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  • May 3, 2011 3:03 AM
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  • 2 Comments
For some, life is a series of indignities. One second too slow, one step too far, and our dreams go unfulfilled. In every bar in the country, there is someone drinking away his regrets, trying to make peace with the records they didn’t break and the hearts they didn’t soothe. Michael Cuesta’s “Roadie” is a film about one of those men.

Tribeca Reviews: Rwanda's First Film 'Grey Matter,' France's 'My Piece Of The Pie,' 'Cairo Exit'

  • By Christopher Bell
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  • May 2, 2011 2:19 AM
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  • 0 Comments
"My Piece of the Pie"When "The Company Men" arrived, people found it difficult to have sympathy for the three main characters -- each was an upper-class employee being fucked over by an even richer fat cat. Maybe it would've done some good to have one of the prominent characters be working class (Kevin Costner fills that void, though he's a side character that serves only to tease Ben Affleck and, in the end, teach him a lesson), as a character losing his BMW and country club privileges is only going to induce eye-rolls. French film "My Piece of the Pie" at first splits its time between power broker Steve (Gilles Lellouche, "Tell No One") and the recently laid-off factory worker France (Karin Viard, "Potiche"), portraying the former as a cocky playboy and the latter as a worn-out mother on the verge of suicide.

Tribeca Review: 'A Good Old Fashioned Orgy' Is A Good New-Fashioned Slob Comedy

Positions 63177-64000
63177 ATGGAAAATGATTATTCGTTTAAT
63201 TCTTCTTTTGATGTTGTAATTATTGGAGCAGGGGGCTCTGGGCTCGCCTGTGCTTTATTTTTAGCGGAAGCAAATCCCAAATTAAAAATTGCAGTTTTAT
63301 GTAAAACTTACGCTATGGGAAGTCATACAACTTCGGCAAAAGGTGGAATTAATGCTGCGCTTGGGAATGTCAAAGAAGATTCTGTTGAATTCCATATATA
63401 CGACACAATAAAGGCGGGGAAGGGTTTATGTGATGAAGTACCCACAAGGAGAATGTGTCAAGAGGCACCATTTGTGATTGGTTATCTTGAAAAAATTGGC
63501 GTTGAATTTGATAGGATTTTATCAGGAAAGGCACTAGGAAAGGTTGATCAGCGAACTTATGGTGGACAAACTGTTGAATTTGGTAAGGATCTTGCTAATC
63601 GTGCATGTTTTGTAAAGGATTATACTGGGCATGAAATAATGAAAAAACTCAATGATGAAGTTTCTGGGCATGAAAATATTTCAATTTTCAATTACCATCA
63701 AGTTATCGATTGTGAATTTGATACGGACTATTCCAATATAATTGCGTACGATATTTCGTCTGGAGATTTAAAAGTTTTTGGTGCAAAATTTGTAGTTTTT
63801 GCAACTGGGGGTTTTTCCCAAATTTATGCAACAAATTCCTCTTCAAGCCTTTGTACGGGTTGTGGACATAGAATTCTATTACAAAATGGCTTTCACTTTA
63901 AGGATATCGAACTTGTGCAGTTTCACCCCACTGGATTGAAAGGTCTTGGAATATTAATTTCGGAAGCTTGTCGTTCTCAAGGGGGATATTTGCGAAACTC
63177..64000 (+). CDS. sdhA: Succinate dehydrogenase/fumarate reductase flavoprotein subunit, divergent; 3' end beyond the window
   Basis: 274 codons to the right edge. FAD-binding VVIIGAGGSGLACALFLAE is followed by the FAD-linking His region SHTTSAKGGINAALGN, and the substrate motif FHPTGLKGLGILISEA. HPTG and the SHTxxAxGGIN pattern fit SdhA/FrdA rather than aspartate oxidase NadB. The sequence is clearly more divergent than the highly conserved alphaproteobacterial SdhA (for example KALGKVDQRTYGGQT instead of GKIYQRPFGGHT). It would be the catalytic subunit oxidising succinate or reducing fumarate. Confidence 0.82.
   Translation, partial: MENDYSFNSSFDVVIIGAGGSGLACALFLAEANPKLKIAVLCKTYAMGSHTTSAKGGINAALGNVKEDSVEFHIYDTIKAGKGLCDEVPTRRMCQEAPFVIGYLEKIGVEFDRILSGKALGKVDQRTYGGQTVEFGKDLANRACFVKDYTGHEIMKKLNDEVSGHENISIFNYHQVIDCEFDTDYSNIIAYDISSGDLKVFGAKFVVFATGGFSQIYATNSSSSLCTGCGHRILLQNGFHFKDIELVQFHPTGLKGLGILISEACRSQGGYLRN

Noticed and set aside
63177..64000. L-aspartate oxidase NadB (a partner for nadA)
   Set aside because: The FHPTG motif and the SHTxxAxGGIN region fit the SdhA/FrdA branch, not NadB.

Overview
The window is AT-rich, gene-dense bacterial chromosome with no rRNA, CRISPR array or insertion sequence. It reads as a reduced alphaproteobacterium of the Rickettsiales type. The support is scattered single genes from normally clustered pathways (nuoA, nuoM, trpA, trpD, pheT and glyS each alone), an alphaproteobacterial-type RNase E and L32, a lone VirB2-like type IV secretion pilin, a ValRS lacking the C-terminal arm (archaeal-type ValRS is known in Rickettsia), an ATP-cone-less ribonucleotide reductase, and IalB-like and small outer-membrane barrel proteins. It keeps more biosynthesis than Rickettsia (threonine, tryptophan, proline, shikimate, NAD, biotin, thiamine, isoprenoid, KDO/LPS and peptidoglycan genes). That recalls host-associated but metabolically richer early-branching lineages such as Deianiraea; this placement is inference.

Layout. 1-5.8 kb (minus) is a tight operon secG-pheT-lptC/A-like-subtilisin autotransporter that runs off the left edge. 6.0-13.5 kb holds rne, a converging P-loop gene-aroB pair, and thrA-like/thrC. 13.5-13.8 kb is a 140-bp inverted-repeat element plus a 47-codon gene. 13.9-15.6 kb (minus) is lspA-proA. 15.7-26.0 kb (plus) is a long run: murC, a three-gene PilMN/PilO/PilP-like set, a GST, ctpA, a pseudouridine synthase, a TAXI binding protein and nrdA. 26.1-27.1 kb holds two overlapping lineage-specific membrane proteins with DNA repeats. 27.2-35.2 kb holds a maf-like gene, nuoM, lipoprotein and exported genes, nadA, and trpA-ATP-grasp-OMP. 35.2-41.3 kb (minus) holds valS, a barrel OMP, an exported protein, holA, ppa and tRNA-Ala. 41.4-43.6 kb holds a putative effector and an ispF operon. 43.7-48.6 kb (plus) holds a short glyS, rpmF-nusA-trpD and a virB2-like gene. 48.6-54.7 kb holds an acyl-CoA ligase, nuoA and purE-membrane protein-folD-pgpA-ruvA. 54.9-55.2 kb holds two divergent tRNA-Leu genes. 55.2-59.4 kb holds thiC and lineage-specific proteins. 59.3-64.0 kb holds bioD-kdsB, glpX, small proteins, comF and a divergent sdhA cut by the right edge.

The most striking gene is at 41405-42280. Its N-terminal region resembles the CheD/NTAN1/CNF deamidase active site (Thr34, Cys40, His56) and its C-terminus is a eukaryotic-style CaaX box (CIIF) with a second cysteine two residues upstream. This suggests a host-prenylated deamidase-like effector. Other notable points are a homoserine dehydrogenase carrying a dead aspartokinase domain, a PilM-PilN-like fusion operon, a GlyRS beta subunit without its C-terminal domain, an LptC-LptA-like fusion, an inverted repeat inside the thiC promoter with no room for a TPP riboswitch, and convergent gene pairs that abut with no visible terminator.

• By Gabe Toro
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  • May 1, 2011 6:20 AM
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  • 4 Comments
The slob comedy, an invention of the American counterculture of the sixties and seventies that tore down movies’ perception of onscreen propriety, has miraculously survived in various forms since Bill Murray and his “Saturday Night Live” cronies started smirking on the big screen. Every time someone thinks that the influence of “National Lampoon’s Animal House” can no longer be felt, a film like “The Hangover” emerges, tapping into the zeitgeist and pulling in record-breaking numbers, further establishing the modern onscreen male as proprietor of snark, juvenile tomfoolery, and general bad behavior.

IFFBoston Review: 'Dragonslayer' A Fantastic Portrayal Of Modern Skateboarding Man

  • By Catherine Scott
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  • May 1, 2011 4:24 AM
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  • 2 Comments
Though many haven’t seen Tristan Patterson’s documentary “Dragonslayer” yet, there’s a high probability that it will be one of the most talked about documentaries of the year, much like last year’s “Catfish” or “Exit Through the Gift Shop.” The film follows West Coast skateboarder Josh “Skreech” Sandoval in his daily life as he searches for empty swimming pools, smokes a lot of weed and comes to terms with life after fatherhood.